But there are YA books where they really lean into the intersectionality of identity, and have their characters exploring race and sex and relationships — I’m thinking of Little and Lion by Brandy Colbert. Much more serious. Much more sex. And that’s awesome… and it’s a different book.
I just read Persimmon Takes On Humanity where the author Christopher Locke tackled animal cruelty with a cast of anthropomorphized animals (kind of like a violent teen Animal Farm) and it showed brutal mistreatment of animals, and explored different takes on using violence to make change. Much more serious. Much more violent. And it was awesome… and also a different book.
No book can be or do everything, so you have to be clear about what you want your story to say, and then keep that focus and tone.
SPL: As former SCBWI Regional Advisors and current active members of our community, why is community so important to you? Why do successful authors like you, vs. aspiring ones, even need community?
AO: To me, the SCBWI community is how I got where I am today. At every turn I found generous people, teaching, advising, supporting, commiserating . . . This community has helped me through the hard times, celebrated with me in the good times. Wherever I go, even if I don’t know a single person in the room, I know that when I’m among children’s book people, I’m happy and at home.
LW: Writing (and illustrating) for kids and teens is an adventure, and everyone talks about the high points all over social media (“Whoo-hoo, here I am at the top of the mountain!”), but there’s a lot of slogging through the bogs — the tough parts of writing, the challenge of promoting what’s published, of dealing with disappointments, of juggling everything you have to do and still trying to be creatively engaged… No one really posts about being stuck in the bogs on social media. Having a group of friends and colleagues who get it — in a way our non-writer friends and family don’t — helps me (us) make it through!
SPL: A little birdie named Karol told me you both enjoy a good sing-a-long. What’s a song that always makes you smile?
AO: I’m Irish, so I love singing all kinds of songs. But in a big group, simple songs, rounds like “Make New Friends” or even “Row, Row, Row Your Boat” sound great as a community sing-along, Harmonies form as a result, making successes of everyone. Now that’s what puts a smile on my face!
LW: I’m pretty much in love with the Reba McEntire song, “Why Haven’t I Heard From You?”, which feels like a protest anthem against just how glacial publishing can be. “Really, this has been on submission for HOW many months and we haven’t heard yet?” Over the years, it has become my Karaoke standard.
SPL: Any other upcoming appearances or projects you’d like to share with us?
AO: I’ll be co-teaching a one-day class with April Halprin Wayland and Barney Saltzberg for the UCLA Extension Writers’ Program on Saturday, April 13, called, “Writing a Picture Book and Getting It Published.” I hope folks can join us for a fun day! Also, I have two picture book biographies coming out next year with Calkins Creek — one is about reformer/photojournalist, Jacob Riis, illustrated by Gary Kelly and the other is about Melvil Dewey of the Dewey Decimal Classification System, illustrated by Edwin Fotheringham.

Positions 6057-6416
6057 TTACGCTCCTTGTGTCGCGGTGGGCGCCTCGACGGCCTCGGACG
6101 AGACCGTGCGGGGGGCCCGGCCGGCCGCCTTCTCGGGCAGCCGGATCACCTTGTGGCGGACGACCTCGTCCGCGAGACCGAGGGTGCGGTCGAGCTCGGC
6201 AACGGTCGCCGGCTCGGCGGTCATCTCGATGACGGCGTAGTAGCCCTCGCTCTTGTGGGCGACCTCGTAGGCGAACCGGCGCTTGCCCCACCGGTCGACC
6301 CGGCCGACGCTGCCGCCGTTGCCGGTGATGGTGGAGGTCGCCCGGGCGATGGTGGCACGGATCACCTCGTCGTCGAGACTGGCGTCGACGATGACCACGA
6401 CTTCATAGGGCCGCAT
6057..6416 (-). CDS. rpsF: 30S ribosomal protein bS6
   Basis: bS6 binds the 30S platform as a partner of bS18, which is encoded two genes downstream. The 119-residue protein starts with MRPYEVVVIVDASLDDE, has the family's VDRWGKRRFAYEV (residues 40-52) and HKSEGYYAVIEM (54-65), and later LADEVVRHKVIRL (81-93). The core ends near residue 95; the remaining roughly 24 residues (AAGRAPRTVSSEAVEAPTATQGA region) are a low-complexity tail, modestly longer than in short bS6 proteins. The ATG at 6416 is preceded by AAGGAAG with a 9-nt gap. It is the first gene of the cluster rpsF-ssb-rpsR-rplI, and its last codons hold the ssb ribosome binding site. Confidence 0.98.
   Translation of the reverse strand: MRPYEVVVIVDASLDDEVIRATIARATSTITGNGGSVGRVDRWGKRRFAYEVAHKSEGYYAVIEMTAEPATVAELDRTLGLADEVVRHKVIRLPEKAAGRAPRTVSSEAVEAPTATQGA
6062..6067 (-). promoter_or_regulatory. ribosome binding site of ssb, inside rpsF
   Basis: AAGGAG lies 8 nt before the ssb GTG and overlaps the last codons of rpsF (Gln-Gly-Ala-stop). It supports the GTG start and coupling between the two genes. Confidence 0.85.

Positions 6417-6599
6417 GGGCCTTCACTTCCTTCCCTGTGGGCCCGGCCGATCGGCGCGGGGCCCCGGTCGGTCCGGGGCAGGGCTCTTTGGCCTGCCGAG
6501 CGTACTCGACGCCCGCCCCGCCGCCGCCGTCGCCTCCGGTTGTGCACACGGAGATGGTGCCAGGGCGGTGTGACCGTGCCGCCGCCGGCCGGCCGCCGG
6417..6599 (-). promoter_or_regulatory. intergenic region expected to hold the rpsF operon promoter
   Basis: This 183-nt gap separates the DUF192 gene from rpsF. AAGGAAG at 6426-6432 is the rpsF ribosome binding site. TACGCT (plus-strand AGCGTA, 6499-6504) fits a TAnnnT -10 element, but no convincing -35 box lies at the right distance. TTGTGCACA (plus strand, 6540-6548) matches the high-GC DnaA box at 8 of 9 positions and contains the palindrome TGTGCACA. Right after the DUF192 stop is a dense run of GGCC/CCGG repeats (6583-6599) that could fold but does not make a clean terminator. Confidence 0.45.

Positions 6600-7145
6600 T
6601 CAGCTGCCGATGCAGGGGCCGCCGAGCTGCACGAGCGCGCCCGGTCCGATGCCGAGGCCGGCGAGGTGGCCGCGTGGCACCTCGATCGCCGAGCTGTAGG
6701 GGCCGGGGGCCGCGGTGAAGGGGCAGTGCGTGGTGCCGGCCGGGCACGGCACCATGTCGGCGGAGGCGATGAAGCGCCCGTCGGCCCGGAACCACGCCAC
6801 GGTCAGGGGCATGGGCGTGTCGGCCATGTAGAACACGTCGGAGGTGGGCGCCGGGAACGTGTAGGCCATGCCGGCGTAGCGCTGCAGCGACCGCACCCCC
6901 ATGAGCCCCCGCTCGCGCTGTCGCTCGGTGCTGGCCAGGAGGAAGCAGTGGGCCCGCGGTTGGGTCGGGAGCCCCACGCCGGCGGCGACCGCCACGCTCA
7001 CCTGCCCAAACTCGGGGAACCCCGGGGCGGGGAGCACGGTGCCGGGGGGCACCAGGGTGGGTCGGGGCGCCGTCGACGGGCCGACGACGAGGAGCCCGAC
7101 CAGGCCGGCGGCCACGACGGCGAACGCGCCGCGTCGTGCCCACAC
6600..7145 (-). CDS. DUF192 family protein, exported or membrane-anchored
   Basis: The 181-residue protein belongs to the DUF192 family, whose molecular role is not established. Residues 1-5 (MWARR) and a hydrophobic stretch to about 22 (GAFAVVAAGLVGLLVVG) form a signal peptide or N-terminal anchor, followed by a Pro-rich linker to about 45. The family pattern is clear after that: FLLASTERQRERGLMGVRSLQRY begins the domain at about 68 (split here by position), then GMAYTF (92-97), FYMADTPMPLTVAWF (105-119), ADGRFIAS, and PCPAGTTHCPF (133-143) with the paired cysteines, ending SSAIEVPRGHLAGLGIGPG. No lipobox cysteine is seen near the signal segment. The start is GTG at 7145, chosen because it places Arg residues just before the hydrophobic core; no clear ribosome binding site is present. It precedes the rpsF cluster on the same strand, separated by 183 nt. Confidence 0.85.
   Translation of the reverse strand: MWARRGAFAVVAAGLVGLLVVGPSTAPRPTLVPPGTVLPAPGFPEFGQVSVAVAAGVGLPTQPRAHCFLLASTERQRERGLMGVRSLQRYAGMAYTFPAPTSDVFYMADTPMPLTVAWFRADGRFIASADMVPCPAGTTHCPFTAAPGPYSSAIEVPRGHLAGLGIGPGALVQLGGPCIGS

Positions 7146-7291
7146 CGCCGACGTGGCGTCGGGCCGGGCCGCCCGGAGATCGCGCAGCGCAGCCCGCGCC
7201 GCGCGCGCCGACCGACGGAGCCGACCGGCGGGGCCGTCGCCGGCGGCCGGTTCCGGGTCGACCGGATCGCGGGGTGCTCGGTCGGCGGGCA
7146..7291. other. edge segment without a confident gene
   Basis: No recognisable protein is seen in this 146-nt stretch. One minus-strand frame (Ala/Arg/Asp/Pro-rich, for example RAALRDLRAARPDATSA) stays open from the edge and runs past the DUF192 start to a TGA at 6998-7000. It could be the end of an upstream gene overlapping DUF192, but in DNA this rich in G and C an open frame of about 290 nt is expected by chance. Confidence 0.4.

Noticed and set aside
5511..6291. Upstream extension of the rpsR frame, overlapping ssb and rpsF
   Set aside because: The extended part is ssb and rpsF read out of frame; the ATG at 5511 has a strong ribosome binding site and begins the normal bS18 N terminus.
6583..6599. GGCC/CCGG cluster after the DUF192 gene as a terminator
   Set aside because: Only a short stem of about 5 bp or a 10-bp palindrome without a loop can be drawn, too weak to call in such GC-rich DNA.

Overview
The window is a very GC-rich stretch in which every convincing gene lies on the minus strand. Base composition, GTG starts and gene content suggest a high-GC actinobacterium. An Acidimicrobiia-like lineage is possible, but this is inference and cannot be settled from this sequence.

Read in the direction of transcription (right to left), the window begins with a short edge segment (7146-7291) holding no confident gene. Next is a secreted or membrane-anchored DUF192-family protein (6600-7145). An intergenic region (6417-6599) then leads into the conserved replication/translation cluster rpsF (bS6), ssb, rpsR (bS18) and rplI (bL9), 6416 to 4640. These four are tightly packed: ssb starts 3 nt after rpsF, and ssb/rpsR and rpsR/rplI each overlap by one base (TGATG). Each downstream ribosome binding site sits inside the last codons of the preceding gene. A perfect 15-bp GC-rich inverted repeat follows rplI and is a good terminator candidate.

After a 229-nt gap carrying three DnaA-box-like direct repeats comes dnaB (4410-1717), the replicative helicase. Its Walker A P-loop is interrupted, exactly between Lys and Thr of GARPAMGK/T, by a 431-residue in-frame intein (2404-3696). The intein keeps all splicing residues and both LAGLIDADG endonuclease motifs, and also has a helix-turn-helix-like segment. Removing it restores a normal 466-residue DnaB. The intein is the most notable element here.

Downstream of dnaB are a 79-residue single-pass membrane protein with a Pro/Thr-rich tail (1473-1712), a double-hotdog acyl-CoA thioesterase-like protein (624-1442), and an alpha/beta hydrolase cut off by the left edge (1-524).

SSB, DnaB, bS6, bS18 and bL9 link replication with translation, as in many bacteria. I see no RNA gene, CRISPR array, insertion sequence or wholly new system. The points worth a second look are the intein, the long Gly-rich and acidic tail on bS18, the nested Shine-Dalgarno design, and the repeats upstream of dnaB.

LW: I’m excited to be on a panel at the upcoming #KidLitCon19 in Rhode Island, which will be a chance to stand up as a children’s literature blogger and lean into being part of that community, which of course has a lot of overlap with SCBWI. I have a few projects out on submission, so hopefully will have some news to share soon… (Cue the Reba McEntire!)
And of course, I’ll be at SCBWI’s Los Angeles Writers Day 2019, which I’m thrilled about!
Thanks to both Lee and Alexis for all you do for SCBWI, including this interview! We can’t wait to learn from you at L.A. Writers’ Day 2019! To learn more about WD2019 and register (while tickets last!), check out the events page.
You find out more about Alexis through SchoolVisitExperts.com, where she helps authors and illustrators navigate the craft and business of doing school visits and other public appearances, www.alexisoneill.com, and through the UCLA Extension Writers’ Program.
To learn more about Lee, visit him online at www.leewind.org and find him on Twitter, Facebook, and Instagram. He lives in Los Angeles with his husband and their teenage daughter, where he’s also the Director of Marketing and Programming at the Independent Book Publishers Association. Queer as a Five-Dollar Bill is his debut novel.
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Sarah Parker-Lee is a Los Angeles Society of Children’s Book Writers & Illustrators board member, the Managing Editor of Kite Tales, a Kirkus book reviewer, a story editor, and a content creator for non-profits fighting injustice all over the interwebs. She writes YA alt. history, sci-fi, & created the webcomic Dogs & Zombies: Dog’s Guide to the Zombie Apocalypse. Twitterings: @SarahSoNovel
Photos provided by Alexis O’Neill, Lee Wind, and Charlotte Offsay. Book covers courtesy of their corresponding publishers.